Macris, A. 2000, '"In conversation with Anna Johnston"', University of Tasmania, July 2000.
It's with mixed feelings that I listen to Bill Shorten talk about how we can empower the disabled and their carers in the wake of the release of a Productivity Commission draft report that confronts their long-term needs.
Macris, A. 2011, '"So Close, So Far"', Good Weekend Magazine, Sydney Morning Herald, Fairfax, Sydney, pp. 20-24.
This extract comes from a book-length work of creative non-fiction that documents my son's regression into severe autism at the age of eighteen months, and my family's struggle to provide him with appropriate therapy. The book will be published by Penguin Australia in March 2011. It was funded by two New Work grants from the Literature Board of the Australia Council (2006, 2008), as well as an Early Research Project Grant from UTS, and a Faculty Project Grant from UOW. This 2008 Meanjin extract received enthusiastic media attention in a review in the Age newspaper (13/08/2008), and in an ABC Radio broadcast (2/08/09). The extract depicts the initial stages of my son's regression, which lays the foundation for the book's structure. This comprises both narrative and researched components, and applies an innovate methodology to the creative non-fiction genre: the bodies of knowledge required to understand and treat autism as well as a critical appraisal of them become part of the lived experience dramatised in the narrative. The research underpinning the extract is extensive, and falls into two areas. The first is the investigation of clinical matters: aetiologies and definitions of autism (DSM-IV); the history of behaviourism (Skinner) and the autism-specific therapy Applied Behavioural Analysis (Lovaas). The second deals with social and ethical issues, and investigates inadequate public resourcing and its consequences for children with autism and their families.
Highway of Death is a chapter from my novel-in-progress, Great Western Highway, and deals with representations of war in media and urban contexts. It presents a case study of the first Gulf War (1990-1991), and explores the levels of representations that go from theatre-of-war image production (footage of pilot screens as they conduct precision bombing), to the redeployment of these images in the media field (use of this footage in televison news broadcasts). This investigation of image circulation in digital warfare is underpinned by the work of Jean Baudrillard and Paul Virilio, particularly their theories of simulacrum and the rhetoric of the image.The central theme of Great Western Highway is the penetration of market forces into the social fabric of contemporary Western societies such as Australia. The novel also provides a model of structural innovation that revives experimentation within narrative form in contemporary Australian writing, which has traditionally been e ntrenched in realist modes. The research methodology of the project was highly interdisciplinary, involving engagements with Thatcherism; corporeal narratology (Punday); theories of the culture industry (Horkheimer & Adorno); the French nouveau roman (Simon); Modernism (Joyce, Celine); and aspects of Postmodernism that deal with popular culture and self-reflexivity in the literary and media fields (Jameson, Warhol). The novel was written with the assistance of three New Work grants from the Literature Board of the Australia Council, and highly commended in the NSW Writers' Fellowship 2000.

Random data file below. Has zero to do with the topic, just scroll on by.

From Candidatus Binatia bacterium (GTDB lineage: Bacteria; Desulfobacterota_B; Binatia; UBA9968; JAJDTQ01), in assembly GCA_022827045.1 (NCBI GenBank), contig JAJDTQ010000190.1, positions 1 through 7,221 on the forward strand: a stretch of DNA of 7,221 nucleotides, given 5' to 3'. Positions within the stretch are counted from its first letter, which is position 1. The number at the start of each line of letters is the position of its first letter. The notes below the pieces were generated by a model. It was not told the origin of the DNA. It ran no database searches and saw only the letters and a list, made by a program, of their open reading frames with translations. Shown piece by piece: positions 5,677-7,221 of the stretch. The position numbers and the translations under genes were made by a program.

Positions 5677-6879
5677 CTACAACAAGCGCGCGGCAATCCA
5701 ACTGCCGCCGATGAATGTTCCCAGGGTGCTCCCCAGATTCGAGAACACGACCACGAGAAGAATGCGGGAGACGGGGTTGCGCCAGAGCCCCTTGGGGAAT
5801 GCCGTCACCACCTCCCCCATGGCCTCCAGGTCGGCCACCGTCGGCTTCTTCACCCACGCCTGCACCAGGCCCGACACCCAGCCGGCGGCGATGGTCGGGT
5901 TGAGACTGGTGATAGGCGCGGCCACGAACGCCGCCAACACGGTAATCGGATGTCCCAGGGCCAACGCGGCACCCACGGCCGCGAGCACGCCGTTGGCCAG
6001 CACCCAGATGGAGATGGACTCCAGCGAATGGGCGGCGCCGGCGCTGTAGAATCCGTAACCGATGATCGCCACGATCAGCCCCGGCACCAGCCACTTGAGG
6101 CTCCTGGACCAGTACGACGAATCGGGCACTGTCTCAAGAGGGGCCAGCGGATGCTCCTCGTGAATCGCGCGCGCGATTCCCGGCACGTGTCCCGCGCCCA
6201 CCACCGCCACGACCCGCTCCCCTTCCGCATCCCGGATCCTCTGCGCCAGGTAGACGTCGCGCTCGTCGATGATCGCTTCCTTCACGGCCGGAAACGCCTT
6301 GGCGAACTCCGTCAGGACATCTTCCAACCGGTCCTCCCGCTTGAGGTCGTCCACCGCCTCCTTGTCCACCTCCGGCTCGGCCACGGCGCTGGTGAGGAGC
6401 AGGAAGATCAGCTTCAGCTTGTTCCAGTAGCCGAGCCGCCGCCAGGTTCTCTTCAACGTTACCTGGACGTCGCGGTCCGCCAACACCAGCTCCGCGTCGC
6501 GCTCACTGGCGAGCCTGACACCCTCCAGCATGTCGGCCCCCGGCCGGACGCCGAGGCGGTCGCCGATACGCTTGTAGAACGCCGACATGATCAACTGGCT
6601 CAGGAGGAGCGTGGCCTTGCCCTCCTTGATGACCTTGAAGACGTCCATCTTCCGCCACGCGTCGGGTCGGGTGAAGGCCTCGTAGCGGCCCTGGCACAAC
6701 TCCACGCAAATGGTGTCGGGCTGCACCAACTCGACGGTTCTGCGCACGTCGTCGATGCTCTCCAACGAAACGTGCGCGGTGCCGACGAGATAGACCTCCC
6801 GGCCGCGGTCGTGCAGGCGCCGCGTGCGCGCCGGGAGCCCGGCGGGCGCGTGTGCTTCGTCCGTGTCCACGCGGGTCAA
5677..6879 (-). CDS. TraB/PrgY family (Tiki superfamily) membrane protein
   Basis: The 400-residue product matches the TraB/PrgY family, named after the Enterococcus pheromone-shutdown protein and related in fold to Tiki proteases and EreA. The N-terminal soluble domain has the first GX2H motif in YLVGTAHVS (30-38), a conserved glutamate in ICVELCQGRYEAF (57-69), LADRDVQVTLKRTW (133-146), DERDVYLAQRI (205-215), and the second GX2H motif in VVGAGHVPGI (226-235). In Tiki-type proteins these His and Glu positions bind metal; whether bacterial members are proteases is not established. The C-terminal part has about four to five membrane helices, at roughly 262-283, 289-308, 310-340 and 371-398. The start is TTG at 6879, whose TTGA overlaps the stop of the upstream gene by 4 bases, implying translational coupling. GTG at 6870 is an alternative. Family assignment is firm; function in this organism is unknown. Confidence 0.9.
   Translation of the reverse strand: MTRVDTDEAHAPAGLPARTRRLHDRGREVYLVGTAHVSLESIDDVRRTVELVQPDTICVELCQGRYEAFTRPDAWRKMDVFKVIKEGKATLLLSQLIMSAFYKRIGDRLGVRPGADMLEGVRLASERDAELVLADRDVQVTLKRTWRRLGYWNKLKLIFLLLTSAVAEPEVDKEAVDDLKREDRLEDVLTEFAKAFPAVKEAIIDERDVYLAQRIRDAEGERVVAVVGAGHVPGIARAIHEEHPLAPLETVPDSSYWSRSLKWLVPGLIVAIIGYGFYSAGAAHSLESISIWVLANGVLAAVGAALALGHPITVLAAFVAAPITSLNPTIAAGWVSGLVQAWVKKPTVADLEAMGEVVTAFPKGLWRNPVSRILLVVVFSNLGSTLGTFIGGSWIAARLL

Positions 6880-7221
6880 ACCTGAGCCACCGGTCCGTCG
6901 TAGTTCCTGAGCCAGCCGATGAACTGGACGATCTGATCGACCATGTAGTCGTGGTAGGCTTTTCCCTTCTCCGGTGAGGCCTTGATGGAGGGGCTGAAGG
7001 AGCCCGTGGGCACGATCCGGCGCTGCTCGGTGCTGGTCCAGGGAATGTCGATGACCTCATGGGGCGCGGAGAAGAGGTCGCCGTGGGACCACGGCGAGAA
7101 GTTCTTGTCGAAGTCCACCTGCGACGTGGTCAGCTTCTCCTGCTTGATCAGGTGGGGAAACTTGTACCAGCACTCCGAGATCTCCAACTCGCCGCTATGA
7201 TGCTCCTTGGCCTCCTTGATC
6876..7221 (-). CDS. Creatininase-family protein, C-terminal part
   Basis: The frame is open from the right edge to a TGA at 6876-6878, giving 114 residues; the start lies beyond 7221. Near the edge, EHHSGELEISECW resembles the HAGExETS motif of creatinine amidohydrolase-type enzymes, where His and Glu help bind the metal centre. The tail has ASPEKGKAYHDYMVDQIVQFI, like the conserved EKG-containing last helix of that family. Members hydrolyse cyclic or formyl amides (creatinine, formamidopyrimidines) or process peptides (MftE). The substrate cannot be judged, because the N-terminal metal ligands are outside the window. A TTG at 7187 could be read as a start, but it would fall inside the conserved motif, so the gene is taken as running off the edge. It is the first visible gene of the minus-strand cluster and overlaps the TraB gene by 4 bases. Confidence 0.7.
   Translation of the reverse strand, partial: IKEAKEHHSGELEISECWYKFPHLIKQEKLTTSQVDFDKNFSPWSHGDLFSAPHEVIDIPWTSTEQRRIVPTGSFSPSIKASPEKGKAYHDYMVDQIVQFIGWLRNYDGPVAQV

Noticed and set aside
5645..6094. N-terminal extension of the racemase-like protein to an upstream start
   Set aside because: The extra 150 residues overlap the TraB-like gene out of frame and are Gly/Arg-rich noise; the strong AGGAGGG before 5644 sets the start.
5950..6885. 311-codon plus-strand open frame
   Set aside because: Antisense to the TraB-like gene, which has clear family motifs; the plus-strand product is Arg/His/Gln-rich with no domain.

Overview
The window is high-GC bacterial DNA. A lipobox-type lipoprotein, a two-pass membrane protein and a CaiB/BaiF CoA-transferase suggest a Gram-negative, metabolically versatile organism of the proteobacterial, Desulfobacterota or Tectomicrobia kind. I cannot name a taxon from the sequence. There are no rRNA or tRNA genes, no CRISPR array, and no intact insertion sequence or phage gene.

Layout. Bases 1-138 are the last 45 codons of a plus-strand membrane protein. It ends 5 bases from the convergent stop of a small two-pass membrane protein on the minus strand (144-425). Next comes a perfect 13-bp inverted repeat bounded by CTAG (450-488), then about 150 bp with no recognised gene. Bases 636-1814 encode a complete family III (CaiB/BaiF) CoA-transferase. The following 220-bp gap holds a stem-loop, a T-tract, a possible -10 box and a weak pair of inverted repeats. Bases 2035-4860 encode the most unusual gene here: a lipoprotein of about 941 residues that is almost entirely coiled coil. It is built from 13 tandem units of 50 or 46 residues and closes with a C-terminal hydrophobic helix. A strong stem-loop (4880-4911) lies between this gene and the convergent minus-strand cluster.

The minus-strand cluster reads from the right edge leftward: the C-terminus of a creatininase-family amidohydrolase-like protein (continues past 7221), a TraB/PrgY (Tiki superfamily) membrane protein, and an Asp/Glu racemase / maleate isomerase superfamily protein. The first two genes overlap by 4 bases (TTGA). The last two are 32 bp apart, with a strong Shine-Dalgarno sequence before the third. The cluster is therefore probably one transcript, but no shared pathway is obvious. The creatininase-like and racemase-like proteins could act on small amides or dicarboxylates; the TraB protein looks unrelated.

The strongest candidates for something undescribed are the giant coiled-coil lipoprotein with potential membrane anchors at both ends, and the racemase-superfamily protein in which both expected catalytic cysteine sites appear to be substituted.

Spider's Lane is a chapter from my novel-in-progress, Great Western Highway. In traditional novelistic terms, it deals with the novel's love story, as a young Sydney couple comes to grips with the decision to start a family in uncertain economic times, and explores themes of commitment and belonging in contemporary urban contexts. In more theoretical terms, it is an example of a literary figure I am developing, that of the affect sign. Drawing on Deleuze's conception of the representation of affect in Cinema, the chapter harnesses narrative (forward movement), setting, image and lyricism to create a tableau of affective sensation that is particular to novelistic representation. The central theme of Great Western Highway is the penetration of market forces into the social fabric of contemporary Western societies such as Australia. The novel also provides a model of structural innovation that revives experimentation within narrative form in contemporary Australian writing, which has traditionally been entrenched in realist modes. The research methodology of the project was highly interdisciplinary, involving engagements with Thatcherism; corporeal narratology (Punday); theories of the culture industry (Horkheimer & Adorno); the French nouveau roman (Simon); Modernism (Joyce, Celine); and aspects of Postmodernism that deal with popular culture and self-reflexivity in the literary and media fields (Jameson, Warhol). The novel was written with the assistance of three New Work grants from the Literature Board of the Australia Council, and highly commended in the NSW Writers' Fellowship 2000.